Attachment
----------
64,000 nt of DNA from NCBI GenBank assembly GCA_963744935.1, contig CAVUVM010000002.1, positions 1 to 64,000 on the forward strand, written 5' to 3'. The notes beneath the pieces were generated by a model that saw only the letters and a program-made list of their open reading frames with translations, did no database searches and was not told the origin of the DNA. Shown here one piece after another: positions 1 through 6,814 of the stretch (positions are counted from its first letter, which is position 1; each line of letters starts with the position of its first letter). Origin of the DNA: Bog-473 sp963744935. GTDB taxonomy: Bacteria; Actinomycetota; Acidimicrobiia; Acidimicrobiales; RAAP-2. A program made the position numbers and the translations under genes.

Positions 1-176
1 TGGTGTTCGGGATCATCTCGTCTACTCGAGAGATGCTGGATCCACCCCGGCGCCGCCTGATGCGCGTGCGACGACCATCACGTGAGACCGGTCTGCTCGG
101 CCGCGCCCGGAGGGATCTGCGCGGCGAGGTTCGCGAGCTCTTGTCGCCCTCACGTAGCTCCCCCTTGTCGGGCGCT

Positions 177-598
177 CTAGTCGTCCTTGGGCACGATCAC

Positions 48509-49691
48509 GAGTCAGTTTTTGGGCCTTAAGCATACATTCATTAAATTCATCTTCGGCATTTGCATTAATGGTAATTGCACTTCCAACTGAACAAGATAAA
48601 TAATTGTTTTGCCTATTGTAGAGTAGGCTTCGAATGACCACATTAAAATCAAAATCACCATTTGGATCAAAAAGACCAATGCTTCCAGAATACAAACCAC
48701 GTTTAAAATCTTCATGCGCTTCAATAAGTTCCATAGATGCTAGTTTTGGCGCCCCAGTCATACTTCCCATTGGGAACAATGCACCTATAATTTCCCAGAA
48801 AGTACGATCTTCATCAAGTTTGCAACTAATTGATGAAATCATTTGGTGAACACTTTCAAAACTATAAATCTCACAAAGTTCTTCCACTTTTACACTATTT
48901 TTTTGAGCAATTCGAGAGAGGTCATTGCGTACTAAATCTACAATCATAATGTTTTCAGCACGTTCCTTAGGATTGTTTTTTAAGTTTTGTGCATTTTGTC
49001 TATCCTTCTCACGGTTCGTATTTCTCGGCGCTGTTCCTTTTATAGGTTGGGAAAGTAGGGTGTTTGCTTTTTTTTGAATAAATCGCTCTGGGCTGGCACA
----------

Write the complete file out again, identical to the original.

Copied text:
64,000 nt of DNA from NCBI GenBank assembly GCA_963744935.1, contig CAVUVM010000002.1, positions 1 to 64,000 on the forward strand, written 5' to 3'. The notes beneath the pieces were generated by a model that saw only the letters and a program-made list of their open reading frames with translations, did no database searches and was not told the origin of the DNA. Shown here one piece after another: positions 1 through 6,814 of the stretch (positions are counted from its first letter, which is position 1; each line of letters starts with the position of its first letter). Origin of the DNA: Bog-473 sp963744935. GTDB taxonomy: Bacteria; Actinomycetota; Acidimicrobiia; Acidimicrobiales; RAAP-2. A program made the position numbers and the translations under genes.

Positions 1-176
1 TGGTGTTCGGGATCATCTCGTCTACTCGAGAGATGCTGGATCCACCCCGGCGCCGCCTGATGCGCGTGCGACGACCATCACGTGAGACCGGTCTGCTCGG
101 CCGCGCCCGGAGGGATCTGCGCGGCGAGGTTCGCGAGCTCTTGTCGCCCTCACGTAGCTCCCCCTTGTCGGGCGCT

Positions 177-598
177 CTAGTCGTCCTTGGGCACGATCAC

Positions 48509-49691
48509 GAGTCAGTTTTTGGGCCTTAAGCATACATTCATTAAATTCATCTTCGGCATTTGCATTAATGGTAATTGCACTTCCAACTGAACAAGATAAA
48601 TAATTGTTTTGCCTATTGTAGAGTAGGCTTCGAATGACCACATTAAAATCAAAATCACCATTTGGATCAAAAAGACCAATGCTTCCAGAATACAAACCAC
48701 GTTTAAAATCTTCATGCGCTTCAATAAGTTCCATAGATGCTAGTTTTGGCGCCCCAGTCATACTTCCCATTGGGAACAATGCACCTATAATTTCCCAGAA
48801 AGTACGATCTTCATCAAGTTTGCAACTAATTGATGAAATCATTTGGTGAACACTTTCAAAACTATAAATCTCACAAAGTTCTTCCACTTTTACACTATTT
48901 TTTTGAGCAATTCGAGAGAGGTCATTGCGTACTAAATCTACAATCATAATGTTTTCAGCACGTTCCTTAGGATTGTTTTTTAAGTTTTGTGCATTTTGTC
49001 TATCCTTCTCACGGTTCGTATTTCTCGGCGCTGTTCCTTTTATAGGTTGGGAAAGTAGGGTGTTTGCTTTTTTTTGAATAAATCGCTCTGGGCTGGCACA